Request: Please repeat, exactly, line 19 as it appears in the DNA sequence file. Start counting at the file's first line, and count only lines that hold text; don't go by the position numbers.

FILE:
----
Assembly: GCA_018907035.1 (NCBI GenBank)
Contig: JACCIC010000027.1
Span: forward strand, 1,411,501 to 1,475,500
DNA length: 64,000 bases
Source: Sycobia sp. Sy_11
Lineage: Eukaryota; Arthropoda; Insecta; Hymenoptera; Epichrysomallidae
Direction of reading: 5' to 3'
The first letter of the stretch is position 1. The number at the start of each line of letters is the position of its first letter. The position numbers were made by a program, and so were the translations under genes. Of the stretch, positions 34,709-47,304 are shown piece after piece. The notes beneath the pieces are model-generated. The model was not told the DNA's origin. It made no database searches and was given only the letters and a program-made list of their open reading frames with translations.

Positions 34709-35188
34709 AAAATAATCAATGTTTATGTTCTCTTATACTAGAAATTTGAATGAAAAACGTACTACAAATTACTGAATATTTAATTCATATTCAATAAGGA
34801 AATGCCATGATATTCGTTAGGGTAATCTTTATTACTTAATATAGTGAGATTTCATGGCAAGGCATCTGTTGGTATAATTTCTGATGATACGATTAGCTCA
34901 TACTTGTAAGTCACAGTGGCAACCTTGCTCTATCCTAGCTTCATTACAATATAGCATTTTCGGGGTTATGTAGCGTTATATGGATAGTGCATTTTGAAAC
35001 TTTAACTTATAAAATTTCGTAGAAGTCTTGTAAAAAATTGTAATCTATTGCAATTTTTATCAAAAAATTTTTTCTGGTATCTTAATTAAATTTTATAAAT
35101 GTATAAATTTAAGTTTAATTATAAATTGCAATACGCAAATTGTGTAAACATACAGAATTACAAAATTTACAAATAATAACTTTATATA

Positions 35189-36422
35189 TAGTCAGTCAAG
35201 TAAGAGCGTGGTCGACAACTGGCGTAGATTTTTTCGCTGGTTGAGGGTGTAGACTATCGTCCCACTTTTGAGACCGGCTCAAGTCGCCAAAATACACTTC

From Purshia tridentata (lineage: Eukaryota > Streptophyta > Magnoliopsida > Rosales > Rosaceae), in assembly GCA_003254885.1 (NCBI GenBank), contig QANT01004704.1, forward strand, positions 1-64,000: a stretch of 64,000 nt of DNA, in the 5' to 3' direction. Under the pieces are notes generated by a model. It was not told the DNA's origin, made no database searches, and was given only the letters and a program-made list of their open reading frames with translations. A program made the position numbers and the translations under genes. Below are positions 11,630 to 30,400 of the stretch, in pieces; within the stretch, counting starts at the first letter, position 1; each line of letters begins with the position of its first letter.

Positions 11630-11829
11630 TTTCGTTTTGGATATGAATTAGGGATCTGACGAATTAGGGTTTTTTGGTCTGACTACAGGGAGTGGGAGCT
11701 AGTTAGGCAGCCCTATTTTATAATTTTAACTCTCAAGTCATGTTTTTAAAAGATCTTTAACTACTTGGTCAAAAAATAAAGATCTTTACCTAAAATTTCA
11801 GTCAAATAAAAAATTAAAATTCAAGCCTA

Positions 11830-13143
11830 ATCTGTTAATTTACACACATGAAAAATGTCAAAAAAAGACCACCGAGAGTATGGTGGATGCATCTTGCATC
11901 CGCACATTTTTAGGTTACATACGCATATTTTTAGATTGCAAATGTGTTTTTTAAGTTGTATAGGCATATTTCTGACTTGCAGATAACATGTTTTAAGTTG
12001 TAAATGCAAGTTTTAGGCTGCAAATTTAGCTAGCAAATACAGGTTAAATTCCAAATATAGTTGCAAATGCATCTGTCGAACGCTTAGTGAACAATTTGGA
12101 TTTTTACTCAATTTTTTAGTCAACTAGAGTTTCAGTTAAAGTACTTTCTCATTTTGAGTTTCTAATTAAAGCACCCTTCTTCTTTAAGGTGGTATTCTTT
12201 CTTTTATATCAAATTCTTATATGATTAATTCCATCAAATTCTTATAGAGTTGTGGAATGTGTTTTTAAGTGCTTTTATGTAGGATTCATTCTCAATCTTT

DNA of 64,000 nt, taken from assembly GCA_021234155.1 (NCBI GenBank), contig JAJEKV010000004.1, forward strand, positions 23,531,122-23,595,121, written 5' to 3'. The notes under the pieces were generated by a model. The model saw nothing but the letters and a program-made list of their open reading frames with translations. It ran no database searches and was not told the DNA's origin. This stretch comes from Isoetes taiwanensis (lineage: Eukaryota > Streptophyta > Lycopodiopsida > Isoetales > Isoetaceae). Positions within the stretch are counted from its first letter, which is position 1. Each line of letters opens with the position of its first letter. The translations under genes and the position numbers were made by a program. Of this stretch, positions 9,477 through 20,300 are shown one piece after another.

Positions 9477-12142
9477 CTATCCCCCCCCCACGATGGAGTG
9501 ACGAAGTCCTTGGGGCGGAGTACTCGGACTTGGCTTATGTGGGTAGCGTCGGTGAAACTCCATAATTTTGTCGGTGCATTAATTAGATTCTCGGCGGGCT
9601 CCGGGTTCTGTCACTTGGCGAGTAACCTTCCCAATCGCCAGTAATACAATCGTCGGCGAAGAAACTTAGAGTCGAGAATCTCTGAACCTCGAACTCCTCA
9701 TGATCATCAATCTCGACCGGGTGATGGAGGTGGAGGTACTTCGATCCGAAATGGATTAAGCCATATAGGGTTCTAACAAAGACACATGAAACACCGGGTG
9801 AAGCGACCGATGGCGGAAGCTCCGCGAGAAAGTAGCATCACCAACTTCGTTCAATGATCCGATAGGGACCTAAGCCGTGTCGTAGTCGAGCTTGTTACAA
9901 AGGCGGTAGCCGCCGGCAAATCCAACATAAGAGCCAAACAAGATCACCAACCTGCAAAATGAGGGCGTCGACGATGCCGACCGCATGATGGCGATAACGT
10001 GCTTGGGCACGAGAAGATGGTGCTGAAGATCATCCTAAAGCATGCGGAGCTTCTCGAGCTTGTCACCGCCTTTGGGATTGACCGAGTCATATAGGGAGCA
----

Positions 11630-11829